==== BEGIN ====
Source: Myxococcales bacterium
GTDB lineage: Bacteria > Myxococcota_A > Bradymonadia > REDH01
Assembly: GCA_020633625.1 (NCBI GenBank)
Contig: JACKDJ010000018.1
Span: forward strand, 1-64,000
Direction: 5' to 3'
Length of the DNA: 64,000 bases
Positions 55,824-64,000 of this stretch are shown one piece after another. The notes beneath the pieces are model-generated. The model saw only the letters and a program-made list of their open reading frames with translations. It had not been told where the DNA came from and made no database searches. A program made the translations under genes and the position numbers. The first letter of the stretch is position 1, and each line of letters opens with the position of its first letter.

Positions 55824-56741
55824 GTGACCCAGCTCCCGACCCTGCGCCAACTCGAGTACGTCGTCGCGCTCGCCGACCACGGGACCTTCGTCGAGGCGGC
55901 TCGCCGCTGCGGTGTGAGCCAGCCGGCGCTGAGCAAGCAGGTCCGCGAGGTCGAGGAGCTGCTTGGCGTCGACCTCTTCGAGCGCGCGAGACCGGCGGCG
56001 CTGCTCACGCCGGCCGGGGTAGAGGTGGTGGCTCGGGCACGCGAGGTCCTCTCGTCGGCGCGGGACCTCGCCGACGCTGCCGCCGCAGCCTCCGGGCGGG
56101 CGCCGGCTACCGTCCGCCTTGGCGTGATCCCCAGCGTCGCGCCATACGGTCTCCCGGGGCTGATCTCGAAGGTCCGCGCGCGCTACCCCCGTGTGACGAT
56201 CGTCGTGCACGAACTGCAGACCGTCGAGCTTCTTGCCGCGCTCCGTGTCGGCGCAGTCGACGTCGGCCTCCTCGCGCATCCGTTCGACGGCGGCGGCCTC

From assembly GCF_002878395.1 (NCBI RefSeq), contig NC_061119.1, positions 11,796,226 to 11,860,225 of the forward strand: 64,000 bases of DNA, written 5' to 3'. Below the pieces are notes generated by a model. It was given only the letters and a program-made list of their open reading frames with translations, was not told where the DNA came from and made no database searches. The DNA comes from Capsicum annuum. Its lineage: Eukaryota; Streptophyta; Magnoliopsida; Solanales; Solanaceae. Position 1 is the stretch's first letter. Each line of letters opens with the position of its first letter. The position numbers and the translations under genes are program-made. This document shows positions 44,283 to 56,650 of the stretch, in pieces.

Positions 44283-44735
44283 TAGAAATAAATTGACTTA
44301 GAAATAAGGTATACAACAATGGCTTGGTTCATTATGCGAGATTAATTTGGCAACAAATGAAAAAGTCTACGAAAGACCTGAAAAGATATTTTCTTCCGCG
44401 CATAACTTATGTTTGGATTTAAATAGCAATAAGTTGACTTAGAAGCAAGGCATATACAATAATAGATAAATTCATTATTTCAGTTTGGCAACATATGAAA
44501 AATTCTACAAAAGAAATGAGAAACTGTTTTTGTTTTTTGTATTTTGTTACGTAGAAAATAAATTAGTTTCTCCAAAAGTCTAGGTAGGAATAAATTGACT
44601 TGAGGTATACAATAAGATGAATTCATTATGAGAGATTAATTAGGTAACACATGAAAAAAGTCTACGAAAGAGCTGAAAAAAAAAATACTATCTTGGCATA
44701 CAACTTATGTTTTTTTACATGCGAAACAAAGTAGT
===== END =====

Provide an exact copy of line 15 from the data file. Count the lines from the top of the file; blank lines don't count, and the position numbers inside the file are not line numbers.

From assembly GCF_002878395.1 (NCBI RefSeq), contig NC_061119.1, positions 11,796,226 to 11,860,225 of the forward strand: 64,000 bases of DNA, written 5' to 3'. Below the pieces are notes generated by a model. It was given only the letters and a program-made list of their open reading frames with translations, was not told where the DNA came from and made no database searches. The DNA comes from Capsicum annuum. Its lineage: Eukaryota; Streptophyta; Magnoliopsida; Solanales; Solanaceae. Position 1 is the stretch's first letter. Each line of letters opens with the position of its first letter. The position numbers and the translations under genes are program-made. This document shows positions 44,283 to 56,650 of the stretch, in pieces.